Widgets The Star Wars Trilogy | Dr Dre's Magical Color Matching tool.

The Star Wars Trilogy

A Digital Star Wars Scrapbook.

14. December 2015 15:03
by jedi1

Dr Dre's Magical Color Matching tool.

14. December 2015 15:03 by jedi1 | 0 Comments

Written in MATLab, this great new tool can be used to match the colors of one image with that of another, with great accuracy. While this has a great many applications, it is also useful to Star Wars fans, struggling to color correct the official Blu-rays and DVDs to match the original versions they grew up with. It can also be used to match the colors of your replacement shot (where Greedo doesn't fire his blaster, or the Land Speeder cruises into Mos Eisley without being molested by CGI dinosaurs) with the surrounding footage, for a more seamless integration.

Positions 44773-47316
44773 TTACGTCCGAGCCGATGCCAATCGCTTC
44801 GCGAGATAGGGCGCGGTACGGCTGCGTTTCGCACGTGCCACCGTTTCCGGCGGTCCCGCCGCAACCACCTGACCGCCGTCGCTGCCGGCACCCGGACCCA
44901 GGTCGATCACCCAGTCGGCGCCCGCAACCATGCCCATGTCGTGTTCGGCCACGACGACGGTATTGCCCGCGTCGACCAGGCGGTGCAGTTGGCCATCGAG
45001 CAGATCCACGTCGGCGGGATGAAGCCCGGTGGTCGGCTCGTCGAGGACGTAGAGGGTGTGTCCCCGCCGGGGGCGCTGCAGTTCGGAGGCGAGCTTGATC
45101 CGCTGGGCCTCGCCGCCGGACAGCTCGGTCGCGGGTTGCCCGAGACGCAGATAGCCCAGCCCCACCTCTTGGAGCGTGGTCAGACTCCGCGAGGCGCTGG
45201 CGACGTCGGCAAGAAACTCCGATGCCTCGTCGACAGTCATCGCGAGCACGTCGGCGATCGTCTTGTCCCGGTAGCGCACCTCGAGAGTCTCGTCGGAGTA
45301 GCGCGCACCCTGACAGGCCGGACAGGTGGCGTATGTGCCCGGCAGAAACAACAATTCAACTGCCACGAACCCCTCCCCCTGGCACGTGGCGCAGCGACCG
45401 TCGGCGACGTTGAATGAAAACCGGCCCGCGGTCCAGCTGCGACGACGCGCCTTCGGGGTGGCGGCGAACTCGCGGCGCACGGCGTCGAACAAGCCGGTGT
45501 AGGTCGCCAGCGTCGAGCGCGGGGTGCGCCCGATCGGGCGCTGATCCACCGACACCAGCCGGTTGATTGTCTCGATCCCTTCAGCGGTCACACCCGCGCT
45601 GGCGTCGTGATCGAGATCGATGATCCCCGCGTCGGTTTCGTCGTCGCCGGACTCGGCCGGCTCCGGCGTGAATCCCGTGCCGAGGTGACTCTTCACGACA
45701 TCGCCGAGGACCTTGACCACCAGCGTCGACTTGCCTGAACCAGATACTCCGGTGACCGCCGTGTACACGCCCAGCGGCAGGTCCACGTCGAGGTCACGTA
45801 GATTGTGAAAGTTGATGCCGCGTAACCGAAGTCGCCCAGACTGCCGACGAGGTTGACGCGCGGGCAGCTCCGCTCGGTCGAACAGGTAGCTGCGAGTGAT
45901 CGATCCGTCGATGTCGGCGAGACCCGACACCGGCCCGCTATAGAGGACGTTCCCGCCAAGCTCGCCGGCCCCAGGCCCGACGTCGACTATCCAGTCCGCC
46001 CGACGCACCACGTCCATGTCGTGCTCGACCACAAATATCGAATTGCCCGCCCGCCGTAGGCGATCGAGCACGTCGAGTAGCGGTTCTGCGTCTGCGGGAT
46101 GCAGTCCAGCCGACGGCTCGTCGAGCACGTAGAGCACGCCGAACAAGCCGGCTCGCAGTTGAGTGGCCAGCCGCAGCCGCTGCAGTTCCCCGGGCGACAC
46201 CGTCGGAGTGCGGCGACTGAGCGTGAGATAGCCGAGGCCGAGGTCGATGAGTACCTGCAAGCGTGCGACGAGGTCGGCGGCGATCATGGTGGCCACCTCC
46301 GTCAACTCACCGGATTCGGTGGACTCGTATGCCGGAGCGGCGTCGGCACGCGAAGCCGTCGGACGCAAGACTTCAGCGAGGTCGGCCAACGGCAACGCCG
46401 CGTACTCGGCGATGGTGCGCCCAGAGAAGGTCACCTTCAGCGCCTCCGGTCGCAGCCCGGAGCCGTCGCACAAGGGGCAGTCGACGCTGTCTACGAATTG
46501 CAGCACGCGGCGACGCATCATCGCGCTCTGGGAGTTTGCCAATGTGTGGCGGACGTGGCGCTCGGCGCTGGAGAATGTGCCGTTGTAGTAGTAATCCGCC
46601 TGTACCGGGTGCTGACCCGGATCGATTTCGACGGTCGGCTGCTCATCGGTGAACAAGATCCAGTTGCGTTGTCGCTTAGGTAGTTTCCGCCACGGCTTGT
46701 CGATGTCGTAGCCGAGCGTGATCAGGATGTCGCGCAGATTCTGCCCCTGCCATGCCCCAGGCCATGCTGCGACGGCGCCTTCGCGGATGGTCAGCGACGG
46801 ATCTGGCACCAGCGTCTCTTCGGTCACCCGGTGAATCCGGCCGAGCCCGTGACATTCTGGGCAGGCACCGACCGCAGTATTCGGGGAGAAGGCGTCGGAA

Here are some quick examples:

This is a scan of a 35mm frame from a theatrical print by Team Negative 1:

And here is the same frame from the Blu-ray:

Using Dr. Dre's tool, we can easily match the Blu-ray to the 35mm colors:

And since the latest version allows you to export the color change data as a LUT (lookup table), you need only match a single frame from each shot, and then can apply the LUT in DeVinci Resolve to an entire scene.

Any arguments over whether or not the Team Negative One scan, Harmy's Despecialized Edition, or your favorite laserdisc/VHS copy has the "Correct" colors is neither here nor there - using this tool you can recolor the Blu-ray or any version to match your own ideal Star Wars "Look". All you need is some sample frames from your preferred source.